The German electronic artist who started out as a DJ/remixer has grown into a respected artist and now runs his own label – Pampa Records. His new release is a good intro to the small unique sub-genre he has helped create that generally features warm bass, gently alluring beats and imaginative use of sampling and electronics underpinning a range of guest vocalists. He has a strong sense of the whimsical but manages to balance this, through this collection of lovely wonky downbeat grooves, with a genuine emotional resonance too often absent from electronic music. (John)

Soar / Catrin Finch, Seckou Keita.
Prominent Welsh classical harpist Catrin Finch and Senegalese kora (often described as Africa harp) player Seckou Keita first collaborated together in 2013 and made an acclaimed album Clychau Dibon which won the best album of 2014 in both Froots and Songlines magazine. Four years down the line, their unique bond gets stronger and this sophomore album finds both artists in sublime form, showcasing the elegant, seamless conversations. Their dazzling virtuosities allow the two string-instruments from Africa and Europe to blend into each other and create beautifully textured, glorious soundscape. Most of the music is original but taking also from African griot’s number and Bach’s Goldberg Variations, they are searching for a new musical language by looking back at their traditions. Brilliant. (Shinji)

Shearwater drift / Al Fraser, Steve Burridge, Neil Johnstone.
The delicacy and sublime power of Taongo Puoro (traditional Maori instrumentation) is explored beautifully on this recent release by three Wellington musicians. What is created here is a fully immersive sonic collage that, over 18 tracks, features Taongo Puoro within soundscapes created by synthesisers, percussion, treated samples and other instruments. Its not an easy listen, at times it can be quite eerie, but the dark and ethereal ambient atmosphere is the perfect vehicle by which the mystery of these ancient instruments can be experienced. The whole thing is beautifully packaged in a thick cardboard case that features evocative art by Neil Johnstone. (John)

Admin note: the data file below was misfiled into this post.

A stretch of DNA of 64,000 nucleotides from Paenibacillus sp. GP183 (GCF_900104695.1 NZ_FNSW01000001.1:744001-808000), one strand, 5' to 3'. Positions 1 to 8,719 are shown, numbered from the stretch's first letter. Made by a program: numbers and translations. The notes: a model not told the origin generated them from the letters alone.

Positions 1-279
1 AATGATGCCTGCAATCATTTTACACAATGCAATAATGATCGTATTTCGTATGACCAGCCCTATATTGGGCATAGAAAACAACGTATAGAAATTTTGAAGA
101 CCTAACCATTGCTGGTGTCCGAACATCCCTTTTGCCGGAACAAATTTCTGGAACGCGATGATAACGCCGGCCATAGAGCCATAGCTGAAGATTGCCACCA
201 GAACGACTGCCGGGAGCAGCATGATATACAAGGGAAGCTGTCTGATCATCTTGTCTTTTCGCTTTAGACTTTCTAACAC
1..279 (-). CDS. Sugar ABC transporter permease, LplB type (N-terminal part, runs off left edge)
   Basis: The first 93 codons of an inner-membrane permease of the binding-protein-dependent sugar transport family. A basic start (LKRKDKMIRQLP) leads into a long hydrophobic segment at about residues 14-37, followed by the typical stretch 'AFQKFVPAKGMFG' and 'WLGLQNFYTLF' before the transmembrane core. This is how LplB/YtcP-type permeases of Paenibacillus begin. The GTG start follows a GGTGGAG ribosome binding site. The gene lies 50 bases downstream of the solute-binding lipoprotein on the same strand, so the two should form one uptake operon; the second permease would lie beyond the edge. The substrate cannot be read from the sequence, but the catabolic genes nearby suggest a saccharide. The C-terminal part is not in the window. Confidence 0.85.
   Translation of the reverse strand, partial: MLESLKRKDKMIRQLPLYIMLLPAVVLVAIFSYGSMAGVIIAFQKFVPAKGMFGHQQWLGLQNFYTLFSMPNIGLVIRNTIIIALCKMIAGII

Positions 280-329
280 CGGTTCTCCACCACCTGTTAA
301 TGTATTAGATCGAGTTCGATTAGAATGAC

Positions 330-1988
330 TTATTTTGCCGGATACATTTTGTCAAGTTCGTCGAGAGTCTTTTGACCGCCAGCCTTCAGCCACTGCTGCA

This is the voyage of a shearwater as it ventures into enigmatic scenery; familiar yet vague, both disturbing and comforting. Alistair Fraser’s deep connection with taonga pūoro sets the backdrop of this story with great sensibility, establishing the melancholic mood that Māori instruments so readily evoke. Over this panorama you’ll encounter the mysterious electronics of Neil Johnstone piercing through the organic weave, juxtaposing the nature of the ever changing reality with those aspects that belong to the future and the beyond. In the midst of this seamless movement are motifs of humanity embodied by accordions, pianos, and other familiar noises which serve as geographic beacons. At times submerged into deep water, at others flying high and fast through the forest, the shearwater glides with grace, undisturbed by the weather or the metropolitan traffic. There is a cyclical aspect to this album, easily lending itself to sound installations or an environment of discovery and inspiration. The overall tone invites you to slow down and ponder, paying attention to the nuances that crop up from all angles thanks to a high quality production. My recommendation is to let the music permeate your surroundings, allowing yourself to drift into what lies in your depths, waiting to be found. (Axel)

Listening to pictures : pentimento volume one.
The former jazz trumpet player, who initiated the idea of the “Fourth World” alongside Brian Eno on 1980’s ‘Fourth World Vol. 1: Possible Musics’, has released, at 81 years old, an incredible record on Ndeya, a sub-label of the UK’s Warp Records. Fusing hi-tech minimalism with world rhythms he has collaged a dream world marked by a flickering, hallucinatory energy and built around stuttering beats through which dense, treated layers of trumpet, synth, piano, and violin edits cascade and undulate. Its a remarkable release from an artist so late in his career, when most others are merely re-treading old ground. This album also features a cover art sampled from Mati Klarwein, the artist responsible for the cover of Miles Davis’ ‘Bitches Brew’. (John)

The dark side of the moon [remaster].
The Dark Side of the Moon is one of the bestselling albums of all time. It was PF’s 8th album, and spent 11 consecutive years in the top 100 and 14 years lodged in the same place. It was recorded at Abby Road studios between May 1972-January 1973, and rather than separate tracks the album is one continuous piece of music. With estimated sales are over 45 million, the themes it explored include greed (Money track) conflict and time. (Max)